01-08-2010, 01:20 AM
Getting off track guys lol

This is a question that has been bugging me for a while. I'll try to be as clear as possible.

The ideal form for a flat powerful serve requires the player to harness her body so as to generate maximum racquet head speed, using the kinetic chain. At the moment of contact, all the limbs have acquired full extension (with the possible exception of the wrist which may be snapped forward) and there is something aesthetically balanced about the final form. It is a visual expression of the release of stored power and it is hard to imagine how to improve upon this form.

What interests me is that the form that produces the maximum power also produces the most accurate serve! I'm talking about accuracy along the vertical axis (one can simply turn one's body to the left or to the right before serving to adjust horizontal aim).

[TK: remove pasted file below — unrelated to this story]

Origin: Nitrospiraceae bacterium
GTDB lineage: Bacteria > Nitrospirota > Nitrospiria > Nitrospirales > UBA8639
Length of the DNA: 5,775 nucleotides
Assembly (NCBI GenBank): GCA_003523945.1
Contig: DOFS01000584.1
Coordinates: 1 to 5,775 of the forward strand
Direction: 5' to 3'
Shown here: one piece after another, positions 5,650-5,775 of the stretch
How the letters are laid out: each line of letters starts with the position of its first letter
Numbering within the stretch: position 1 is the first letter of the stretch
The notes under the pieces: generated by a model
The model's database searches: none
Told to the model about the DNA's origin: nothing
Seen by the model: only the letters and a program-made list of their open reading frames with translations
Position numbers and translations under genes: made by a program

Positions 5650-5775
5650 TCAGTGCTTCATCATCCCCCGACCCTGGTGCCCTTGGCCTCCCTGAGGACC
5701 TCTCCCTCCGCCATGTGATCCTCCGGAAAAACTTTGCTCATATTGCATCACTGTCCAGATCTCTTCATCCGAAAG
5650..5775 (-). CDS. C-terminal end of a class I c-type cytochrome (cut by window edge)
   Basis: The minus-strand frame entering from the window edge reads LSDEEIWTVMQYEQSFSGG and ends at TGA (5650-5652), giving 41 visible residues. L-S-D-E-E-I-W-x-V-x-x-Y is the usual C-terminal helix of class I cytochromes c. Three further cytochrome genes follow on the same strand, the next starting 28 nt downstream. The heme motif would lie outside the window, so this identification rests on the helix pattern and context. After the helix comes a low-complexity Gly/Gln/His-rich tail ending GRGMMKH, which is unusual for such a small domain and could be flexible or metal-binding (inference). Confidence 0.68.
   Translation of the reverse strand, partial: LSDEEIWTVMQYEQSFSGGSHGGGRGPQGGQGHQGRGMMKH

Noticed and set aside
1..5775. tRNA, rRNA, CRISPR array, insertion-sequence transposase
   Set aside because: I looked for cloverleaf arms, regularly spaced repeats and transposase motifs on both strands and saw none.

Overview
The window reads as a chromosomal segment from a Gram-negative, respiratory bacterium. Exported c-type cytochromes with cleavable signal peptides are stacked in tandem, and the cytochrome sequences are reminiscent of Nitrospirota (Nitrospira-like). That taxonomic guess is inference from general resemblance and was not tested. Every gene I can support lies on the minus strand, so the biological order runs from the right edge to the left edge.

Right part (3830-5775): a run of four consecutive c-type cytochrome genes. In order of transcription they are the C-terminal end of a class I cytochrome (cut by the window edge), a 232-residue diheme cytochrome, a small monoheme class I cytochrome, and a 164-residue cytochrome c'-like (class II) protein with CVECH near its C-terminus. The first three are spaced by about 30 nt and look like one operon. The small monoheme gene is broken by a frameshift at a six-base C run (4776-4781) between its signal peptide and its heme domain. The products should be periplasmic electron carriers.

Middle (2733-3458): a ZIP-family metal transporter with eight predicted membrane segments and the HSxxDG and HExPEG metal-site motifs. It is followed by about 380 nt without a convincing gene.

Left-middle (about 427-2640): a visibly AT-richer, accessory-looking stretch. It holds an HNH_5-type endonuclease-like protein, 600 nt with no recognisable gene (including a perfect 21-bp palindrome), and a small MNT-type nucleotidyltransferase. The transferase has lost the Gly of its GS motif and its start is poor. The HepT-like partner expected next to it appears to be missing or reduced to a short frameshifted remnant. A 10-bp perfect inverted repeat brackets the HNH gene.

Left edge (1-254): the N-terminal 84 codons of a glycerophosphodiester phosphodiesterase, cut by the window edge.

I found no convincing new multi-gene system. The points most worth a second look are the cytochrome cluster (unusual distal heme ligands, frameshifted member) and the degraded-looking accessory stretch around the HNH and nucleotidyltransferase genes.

Totally logical.
I'll assume the server use the visualization tool, since most players use that anyway.
When she visualizes herself serving, she is most likely - and should be, lol- visualizing herself serving in the best possible form right? And of course she must also visualizes the ball hitting a certain target....

So when the player executes that form (toss is included for simple sake) perfectly, no matter a power or spin serve, the ending should also be like the ending in the visualization, which means the ball hits the intended/perfect target.

Makes sense?

I'm also assuming the servers in your study have enough experience to think of a realistic and highly probable target...

ManuGinobili
01-08-2010, 01:22 AM
Did people design the dimensions of the court/net with the ideal serving form in mind? Did the dimensions of the court evolve once the form began to become refined?


Court dimensions were standardized in 1877 and have been the same since, so I don't think people had the "ideal serving form" in mind lol. Remember it was just a game of flick and bounce (like recreational badminton with a bounce) back then, while our game is the results of years of participated knowledge and scientific research... plus a little graphite love

spacediver
01-08-2010, 12:35 PM
Perhaps my initial assumption about ideal form producing the maximum power needs revisiting.